5. Nathan Glass

        okay, we’re drifting into quite esoteric philosophy of language now…

        Dummett is careful to avoid saying that a claim “can fall into a truth-value gap and then rise out of it”. Nowhere does he say or imply this. What he says is that we are not entitled to assert that a statement is determinately true or false if there is no way of deciding its truth or falsity — where “way of deciding” is quite a subtle, modal notion. He never says or implies that such a statement is truth-valueless. (Intuitionistic logic does not have a trivalent semantics.)

        Even a radical anti-realist like Dummett would not be inclined to demur from imputing truth or falsity to some theory about the characteristics of an individual on the grounds that they were on a desert island. The notion of “decidability” in play in this kind of anti-realism is highly idealised and modalised. Statements about the distant past (which would require time-travel to verify) or about infinite totalities (which are unsurveyable with finite resources) are deemed “undecidable”. But no one in that literature says that a garden-variety claim about an observational state-of-affairs (such as a person being able to communicate in language) on a desert island is undecidable. The notion of “decidability” is supposed to be idealised in such a way that statements about these garden-variety states of affairs that happen to go unobserved are deemed to be determinately true or false.

        I fear that this thread has trespassed into very murky and highly controversial territory. Adducing these kind of considerations, which I’ve tried to suggest are wrong, as a foundation for rational choice theory, strikes me as wrongheaded.

      6. axdouglas Post author

        I wasn’t trying to invoke Dummett’s authority; I was just referring to his definition of anti-realism.

        Of course Dummett defines “anti-realism” in a number of ways. In “Realism” he claims that anti-realists can either:

        (a) reject standard truth-conditional semantics for a class of statements, or

        (b) reject “the account embodied in the two-valued semantics of the mechanism whereby a statement is determined as true or false; they may, for instance, repudiate the conception whereby a determination of the truth-value of a statement containing a singular term proceeds via an identification of an object as the referent of that term.”

        What I want to do with statements ascribing *individual* preferences to people is, I think, something along the lines of b. In determining the truth of such statements there is no need to identify something – the preference – that lives inside the subject and animates his actions in the right way. Rather, the truth-conditions for preference-ascriptions involve the subject’s being embedded into a social process of mimesis.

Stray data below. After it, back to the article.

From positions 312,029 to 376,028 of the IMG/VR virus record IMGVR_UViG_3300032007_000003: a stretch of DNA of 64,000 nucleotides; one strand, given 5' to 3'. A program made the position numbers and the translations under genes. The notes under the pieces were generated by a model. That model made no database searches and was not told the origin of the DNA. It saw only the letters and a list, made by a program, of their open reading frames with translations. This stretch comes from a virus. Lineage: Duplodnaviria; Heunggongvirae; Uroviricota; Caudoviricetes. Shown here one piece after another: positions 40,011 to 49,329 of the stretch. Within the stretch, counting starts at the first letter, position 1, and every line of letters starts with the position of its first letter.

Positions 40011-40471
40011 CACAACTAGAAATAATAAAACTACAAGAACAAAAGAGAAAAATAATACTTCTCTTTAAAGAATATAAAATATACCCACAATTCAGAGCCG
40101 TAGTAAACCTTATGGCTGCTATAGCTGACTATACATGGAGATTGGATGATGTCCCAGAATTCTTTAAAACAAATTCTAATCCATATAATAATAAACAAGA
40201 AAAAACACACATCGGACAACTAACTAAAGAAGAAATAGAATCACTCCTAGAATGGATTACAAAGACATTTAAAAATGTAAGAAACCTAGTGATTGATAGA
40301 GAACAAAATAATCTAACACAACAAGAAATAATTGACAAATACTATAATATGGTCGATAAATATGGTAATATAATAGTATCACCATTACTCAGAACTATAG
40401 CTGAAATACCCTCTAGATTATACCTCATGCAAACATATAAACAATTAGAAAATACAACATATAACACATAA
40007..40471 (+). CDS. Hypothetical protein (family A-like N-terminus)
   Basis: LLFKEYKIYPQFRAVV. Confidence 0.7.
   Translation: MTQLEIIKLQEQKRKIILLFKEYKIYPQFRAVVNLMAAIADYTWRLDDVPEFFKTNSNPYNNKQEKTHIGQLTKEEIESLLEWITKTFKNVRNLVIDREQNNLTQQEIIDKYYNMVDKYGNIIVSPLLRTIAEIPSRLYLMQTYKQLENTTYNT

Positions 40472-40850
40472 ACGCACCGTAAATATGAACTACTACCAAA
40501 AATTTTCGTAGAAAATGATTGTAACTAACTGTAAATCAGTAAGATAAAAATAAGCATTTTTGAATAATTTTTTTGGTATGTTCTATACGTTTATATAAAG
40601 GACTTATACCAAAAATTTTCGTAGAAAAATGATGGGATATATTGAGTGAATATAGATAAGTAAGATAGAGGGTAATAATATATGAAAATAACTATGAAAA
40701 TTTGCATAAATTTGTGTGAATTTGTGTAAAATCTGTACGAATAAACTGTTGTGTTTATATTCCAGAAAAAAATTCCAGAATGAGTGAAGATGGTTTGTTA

But I’m not adducing these considerations as a foundation for rational choice theory. I think rational choice theory is bogus in any number of ways.

        My purpose is to look at preferences in a different way. Preferences, as I see it, aren’t properties of subjects at all; they exist in and through processes of mimesis.

        I see that I’m not going to convince you, nor is this watertight enough to withstand the sort of onslaught you find in analytic philosophy seminars. But in my view, that stuff is all intellectual machismo and nothing to do with honest truth-seeking.

      7. Nathan Glass

        Fair enough.

        I agree that analytic philosophy generally gets it totally wrong. But, worse, some other discursive practices, that one doesn’t have to search too hard to find examples of, don’t *even* get it wrong.

  2. NeilW

    We have a saying in IT that if you ask users what they want they will always say “how do I know what I want, until I know what I can have”.

    Increasingly it seems to me that the preferences of a consumer arise from the emotional state they are put in by the inputs they receive from their surroundings and interactions, which they then post hoc justify with made up reason statements.

    How did people know they preferred to vote for Donald Trump until he turned up and persuaded them to do so? A year ago he wasn’t even on the radar in the US.

    I think this goes beyond words and language and into emotional feelings and shared experience which are then post-hoc mapped onto words to justify the prior decision.